Friday, August 26, 2022

Detailed Post on Modular Blockchains

  • A blockchain is a decentralized ledger which you can use to  communicate without a need of central authority. You don’t need postman, you don’t need bank, you don’t need the government and you definitely don’t need these companies running AWS servers.

    These Blockchains fundamentally have 4 different elements, 

    1. Consensys

    2. Execution

    3. Data Availability and

    4. Settlement

    Consensus is related to the mechanism whereby validators/miners can come to agreement on the order of transactions (also known as messages) for a specific block. The idea is that all the nodes of this decentralized ledger need to agree on a certain state of the chain. 

    Next we have execution, execution refers to the computation required to make state changes from the set of transactions in a new block. It basically means that once there is agreement on order of transactions we need to ensure the execution of those transactions takes place and these transactions are added to those decentralized ledger. 

    Third is Data Availability, 

    These transactions need to be communicated with applications or end users for that matter, now there should be a way for that data to be available from these nodes to the user, which is what data availability is 


    There would be a need to verify and confirm these blocks which happens in settlement layer, it’s about ensuring that no bad actors push the wrong blocks on chain. 

    In a monolithic blockchain all of these are handled by the chain itself, whereas modular chains tend to outsource each of these functions to a separate workgroup. So let’s understand the pros and cons of modular and monolithic chains in depth, 

    Monolithic chains allow developers to easily integrate, they really do not have think of all the parameters while they are building and can focus just on business logic of things although the downside is that there are high chances congestion as we have seen previously. Now chains like solana have solved these issues by increasing validator requirements and increasing number of transaction in a single block, this may have solved congestion but it comes at the cost of decentralization.  

    Now let’s see how different modular chains handle this, 

    1. Polkadot 

    1. Collators are responsible for ordering and executing transactions on a specific parachain

    These transactions are then posted as proofs on the main relay chain for Polkadot

    1. Settlement takes place on this relay chain. 

    Over here execution / ordering is separate from the settlement layer. This is similar to chains optimistic rollups chains like optimism. 

          b.  Celestia
    Celestia aims to build a layer-1 proof-of-stake blockchain that provides data availability and consensus so the developer needs to take care of execution and settlement. Celestia allows developers to build their own plug and play roll-ups to order and execute transactions on top of Celestia’s data availability and consensus layer, here the basic idea is to give applications more control over how they want the architecture of decentralization looks like.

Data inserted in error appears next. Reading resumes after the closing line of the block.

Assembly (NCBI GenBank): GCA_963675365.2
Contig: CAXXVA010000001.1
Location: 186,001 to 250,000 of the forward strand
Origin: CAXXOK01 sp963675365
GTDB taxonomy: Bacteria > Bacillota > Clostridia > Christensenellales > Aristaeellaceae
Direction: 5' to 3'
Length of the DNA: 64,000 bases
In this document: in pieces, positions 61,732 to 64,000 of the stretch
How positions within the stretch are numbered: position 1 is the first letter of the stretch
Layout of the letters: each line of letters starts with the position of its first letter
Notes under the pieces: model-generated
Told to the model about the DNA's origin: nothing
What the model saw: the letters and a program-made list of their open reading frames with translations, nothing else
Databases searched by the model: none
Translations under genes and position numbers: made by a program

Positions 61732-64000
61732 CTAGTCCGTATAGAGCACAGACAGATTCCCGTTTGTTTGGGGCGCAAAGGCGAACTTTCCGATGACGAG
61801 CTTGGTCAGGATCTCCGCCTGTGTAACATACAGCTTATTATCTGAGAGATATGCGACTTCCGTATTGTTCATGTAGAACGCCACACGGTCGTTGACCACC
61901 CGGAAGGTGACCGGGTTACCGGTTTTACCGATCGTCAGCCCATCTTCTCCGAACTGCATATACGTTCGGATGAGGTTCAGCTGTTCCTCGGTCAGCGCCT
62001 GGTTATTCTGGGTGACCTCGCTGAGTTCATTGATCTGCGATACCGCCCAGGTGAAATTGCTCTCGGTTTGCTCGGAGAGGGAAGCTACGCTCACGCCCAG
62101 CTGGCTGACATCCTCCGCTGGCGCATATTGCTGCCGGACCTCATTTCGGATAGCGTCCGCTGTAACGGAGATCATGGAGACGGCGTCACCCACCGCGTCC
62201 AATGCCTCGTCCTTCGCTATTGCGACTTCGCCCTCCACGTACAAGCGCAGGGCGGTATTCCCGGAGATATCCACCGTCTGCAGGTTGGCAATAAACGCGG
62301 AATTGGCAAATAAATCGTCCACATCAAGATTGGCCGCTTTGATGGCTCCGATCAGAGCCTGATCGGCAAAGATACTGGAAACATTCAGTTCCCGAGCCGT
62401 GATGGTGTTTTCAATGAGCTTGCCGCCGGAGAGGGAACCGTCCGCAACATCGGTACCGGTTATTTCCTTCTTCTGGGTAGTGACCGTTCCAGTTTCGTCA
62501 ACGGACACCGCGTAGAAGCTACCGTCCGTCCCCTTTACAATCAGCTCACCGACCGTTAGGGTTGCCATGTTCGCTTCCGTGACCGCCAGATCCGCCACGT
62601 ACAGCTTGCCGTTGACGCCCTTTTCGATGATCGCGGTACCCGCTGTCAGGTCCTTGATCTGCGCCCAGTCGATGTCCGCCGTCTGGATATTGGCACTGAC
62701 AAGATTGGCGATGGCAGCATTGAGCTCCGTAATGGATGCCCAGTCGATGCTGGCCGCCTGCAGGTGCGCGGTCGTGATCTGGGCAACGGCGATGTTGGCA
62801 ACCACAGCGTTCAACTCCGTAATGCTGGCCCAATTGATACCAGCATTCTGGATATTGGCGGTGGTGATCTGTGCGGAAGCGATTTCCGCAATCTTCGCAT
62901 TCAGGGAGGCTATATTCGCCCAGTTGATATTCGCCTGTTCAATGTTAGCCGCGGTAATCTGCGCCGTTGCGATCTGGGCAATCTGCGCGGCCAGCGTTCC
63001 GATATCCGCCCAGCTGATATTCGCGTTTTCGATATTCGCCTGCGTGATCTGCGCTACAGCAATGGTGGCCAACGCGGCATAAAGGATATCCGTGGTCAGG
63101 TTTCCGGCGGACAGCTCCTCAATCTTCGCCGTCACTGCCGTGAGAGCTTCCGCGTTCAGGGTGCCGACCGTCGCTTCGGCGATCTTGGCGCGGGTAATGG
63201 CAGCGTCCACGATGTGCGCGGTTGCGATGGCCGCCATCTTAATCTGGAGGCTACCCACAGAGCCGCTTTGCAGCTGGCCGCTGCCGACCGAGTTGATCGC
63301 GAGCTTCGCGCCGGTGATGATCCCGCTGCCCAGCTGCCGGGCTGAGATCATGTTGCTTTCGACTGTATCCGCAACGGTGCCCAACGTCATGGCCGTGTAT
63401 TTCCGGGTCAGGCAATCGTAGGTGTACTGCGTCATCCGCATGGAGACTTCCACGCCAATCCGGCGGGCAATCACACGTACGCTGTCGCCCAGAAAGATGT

C. Cosmos
    Validators of an app-chain are responsible for execution, consensus, data availability and settlement, but the app chain’s settlement layer is not shared which is in the case of monolithic chains. Cosmos basically allows the app chain to easily integrate with all the elements of the public blockchain in the way they seem fit. Using IBC these chains can communicate with each other so that token / value transfer can take place. The major negative aspect for this is that the community building is required for each app chain and they cannot utilize the already existing community for validation and quick prototyping which is the case for other monolithic chains. 

    So why cosmos has been gaining popularity? 

    A great case for cosmos is the self sovereignty it allows for app chains, take example of LUNA. LUNA was built on top of cosmos an on April 5th, 2022, LUNA reached a market-cap of over $40 billion. By Friday, May 13th the LUNA market-cap catered to less than $10 million, and nearly all on-chain value was completely destroyed.The rest of the Cosmos ecosystem — Cosmos Hub, Osmosis, Akash, Regen, etc. — kept steadily producing blocks during the UST collapse and after Terra halted. Before I jump to saga, I want to draw your attention to Astroport and Crescent. Astroport relied on terra for security while Crescent on staking and validator set. Both of these chains tokens lost 80-90% of their token value post Terra crash.

    Saga is part of Cosmos ecosystem it provides economic security and validator set for other developers to build on. 

    1. Permissionless deployment of code

    2. Customization of self-sovereign blockchain 

    3. No upfront cost to launching a chainlet

    4. Predictable developer pricing for gas fees 

    5. Dedicated blockspace for a developer’s applications, ensuring high throughput, easy upgradability and congestion relief. 

    In other words, applications deployed on Saga reserve their own dedicated blockspace, which is a feature that is not possible in monolithic blockchains. Applications deployed on Saga enjoy independence, meaning that block production on one chainlet is independent of the block production on other chainlets, a feature not shared in modular frameworks like Polkadot. Saga chainlets are self-sovereign and do not rely on a shared settlement, which is the case in Ethereum. In other words, Saga chainlets are as much a part of the Cosmos multi-chain ecosystem as any other application-based chain.